SilkAir 737 MAX fleet to open up network options while boosting Boeing’s narrowbody presence in Asia
While Singapore Airlines regional subsidiary SilkAir is now celebrating delivery of its first of 23 737-800s, it is the second part of its largest ever aircraft acquisition programme that could be a game changer. The Singapore Airlines (SIA) regional subsidiary plans to take the first of at least 31 737 MAX 8s in 2H2017, enabling efficiency improvements and new medium-haul routes.
SilkAir will have the opportunity to use the MAX’s improved range to open new destinations in North Asia, Central Asia and Australia. The improved economics of the aircraft also potentially opens up destinations in India and China which are not viable with current generation narrowbody aircraft.
SilkAir is only one of four Asian carriers that has so far committed to the 737 MAX, along with Thailand’s Nok Air, Virgin Australia and Indonesia’s Lion Air. Nok, which announced its order at the recent 2014 Singapore Airshow, also expects to be one of the first carriers to take the MAX when it enters service in 2H2017.
Singapore Airlines (SIA) regional subsidiary SilkAir began a new chapter on 20-Feb-2014 as its first Boeing 737-800 entered service, taking over from slightly smaller A320s on four short-haul sectors. The carrier has just completed a momentous week as 21-Feb-2014 marked its 25th anniversary while on 17-Feb-2014 it rolled out a new brand campaign emphasising its full-service offering.
SilkAir has been extremely successful over the past decade, with steady profits and growth despite low-cost carriers invading its home market. LCCs now account for one-third of total capacity in Singapore and about half of the short-haul market, compared to virtually zero 10 years ago.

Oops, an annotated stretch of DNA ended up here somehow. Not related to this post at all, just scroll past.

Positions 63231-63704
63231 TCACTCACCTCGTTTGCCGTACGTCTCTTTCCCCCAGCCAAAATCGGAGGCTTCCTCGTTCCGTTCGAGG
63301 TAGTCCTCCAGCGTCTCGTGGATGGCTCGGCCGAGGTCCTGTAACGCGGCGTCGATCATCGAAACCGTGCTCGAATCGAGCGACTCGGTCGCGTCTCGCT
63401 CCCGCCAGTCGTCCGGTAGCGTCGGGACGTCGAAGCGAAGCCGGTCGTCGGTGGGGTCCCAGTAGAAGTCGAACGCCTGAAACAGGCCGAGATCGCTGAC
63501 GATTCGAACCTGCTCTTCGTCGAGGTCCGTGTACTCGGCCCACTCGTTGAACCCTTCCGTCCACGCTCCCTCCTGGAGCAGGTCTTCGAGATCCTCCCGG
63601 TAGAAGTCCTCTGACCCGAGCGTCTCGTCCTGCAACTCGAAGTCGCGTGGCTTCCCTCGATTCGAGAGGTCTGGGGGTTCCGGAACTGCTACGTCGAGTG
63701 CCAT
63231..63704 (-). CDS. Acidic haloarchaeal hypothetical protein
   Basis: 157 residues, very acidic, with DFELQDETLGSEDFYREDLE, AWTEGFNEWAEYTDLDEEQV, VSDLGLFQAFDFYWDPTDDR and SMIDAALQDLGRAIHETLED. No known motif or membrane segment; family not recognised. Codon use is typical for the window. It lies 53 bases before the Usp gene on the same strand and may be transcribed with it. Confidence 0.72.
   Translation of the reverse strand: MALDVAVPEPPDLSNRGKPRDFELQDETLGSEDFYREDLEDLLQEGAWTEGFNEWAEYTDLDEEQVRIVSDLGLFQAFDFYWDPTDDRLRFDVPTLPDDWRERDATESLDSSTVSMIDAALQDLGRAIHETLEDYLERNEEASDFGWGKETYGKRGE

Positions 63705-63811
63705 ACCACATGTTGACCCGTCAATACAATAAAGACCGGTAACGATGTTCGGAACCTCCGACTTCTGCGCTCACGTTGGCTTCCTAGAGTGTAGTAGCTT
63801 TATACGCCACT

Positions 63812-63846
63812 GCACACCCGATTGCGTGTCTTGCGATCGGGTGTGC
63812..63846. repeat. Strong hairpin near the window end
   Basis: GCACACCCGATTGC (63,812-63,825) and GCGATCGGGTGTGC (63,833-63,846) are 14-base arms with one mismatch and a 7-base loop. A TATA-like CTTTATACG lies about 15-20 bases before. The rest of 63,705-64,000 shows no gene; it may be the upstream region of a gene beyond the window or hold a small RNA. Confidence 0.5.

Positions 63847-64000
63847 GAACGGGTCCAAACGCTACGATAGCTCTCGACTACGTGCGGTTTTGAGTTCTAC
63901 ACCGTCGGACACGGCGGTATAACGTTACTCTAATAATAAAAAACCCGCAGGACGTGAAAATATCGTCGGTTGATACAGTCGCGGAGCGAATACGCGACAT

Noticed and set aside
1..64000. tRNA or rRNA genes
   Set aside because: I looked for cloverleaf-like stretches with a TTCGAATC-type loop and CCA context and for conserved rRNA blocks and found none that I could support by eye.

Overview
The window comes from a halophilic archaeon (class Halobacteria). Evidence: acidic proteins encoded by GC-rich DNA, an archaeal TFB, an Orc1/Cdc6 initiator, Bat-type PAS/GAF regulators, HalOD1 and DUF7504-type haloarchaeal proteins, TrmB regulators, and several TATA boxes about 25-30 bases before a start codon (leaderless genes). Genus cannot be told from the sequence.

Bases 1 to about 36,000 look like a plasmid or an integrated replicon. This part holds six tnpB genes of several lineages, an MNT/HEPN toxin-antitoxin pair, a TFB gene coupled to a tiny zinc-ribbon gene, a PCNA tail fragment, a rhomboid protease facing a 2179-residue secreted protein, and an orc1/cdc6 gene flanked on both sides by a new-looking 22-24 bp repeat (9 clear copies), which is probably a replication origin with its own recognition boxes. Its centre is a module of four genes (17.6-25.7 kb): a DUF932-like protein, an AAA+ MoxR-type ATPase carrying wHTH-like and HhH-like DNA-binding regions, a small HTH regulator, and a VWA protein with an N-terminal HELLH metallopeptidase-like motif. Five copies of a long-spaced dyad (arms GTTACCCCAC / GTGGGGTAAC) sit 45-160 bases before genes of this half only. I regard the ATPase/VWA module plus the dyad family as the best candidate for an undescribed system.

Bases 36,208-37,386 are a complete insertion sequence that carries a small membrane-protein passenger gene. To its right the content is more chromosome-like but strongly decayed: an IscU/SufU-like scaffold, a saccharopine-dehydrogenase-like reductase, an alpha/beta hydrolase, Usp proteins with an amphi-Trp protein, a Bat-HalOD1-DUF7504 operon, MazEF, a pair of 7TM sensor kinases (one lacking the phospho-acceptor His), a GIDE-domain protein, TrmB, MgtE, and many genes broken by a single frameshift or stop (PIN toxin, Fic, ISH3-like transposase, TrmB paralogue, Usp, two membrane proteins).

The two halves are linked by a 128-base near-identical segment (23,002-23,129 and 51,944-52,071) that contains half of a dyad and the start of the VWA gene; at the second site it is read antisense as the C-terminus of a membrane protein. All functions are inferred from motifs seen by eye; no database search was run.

SilkAir, however, faces some of its biggest ever challenges as it begins its 26th year. Singapore’s short-haul market is suffering from overcapacity, impacting yields and load factors across LCCs and full-service carriers. SilkAir is fighting back with product, network and brand improvements but the market will not likely be able to fully absorb the capacity it is adding in 2014 as it places into service eight 737-800s.
US airline majors to add capacity despite unit cost rises. Is "capacity discipline" history already?
Nothing remains stable in the airline industry; even dynamic equilbrium is an elusive goal.
Thus, despite having a bullish view of demand and a positive outlook for 2014, the major US airlines are expecting both cost creep and capacity increases – usually not a combination that pleases investors hoping for continued sustainability among the country’s airlines.
But the US major network carriers are repeatedly stressing the efficiency ("discipline") of their capacity growth since the bulk of the expansion is attributable to aircraft up-gauge or adding slimmer seats to increase density of existing aircraft, and stressing their actions are by no means a return to the days of introducing irrational supply into the market place. The hybrid carriers JetBlue and Alaska continue to grow in the mid-to-high single digit range in FY2014 while Southwest still aims for flat capacity growth.
Those carriers, along with American, Delta and United are projecting unit cost increases for FY2014, citing various reasons for the creep - including IT investment and wage increases. Perhaps with a gradually improving US economy, the airlines collectively feel that their capacity increases will be easily absorbed and revenue momentum can help offset some of the cost pressure. But then again....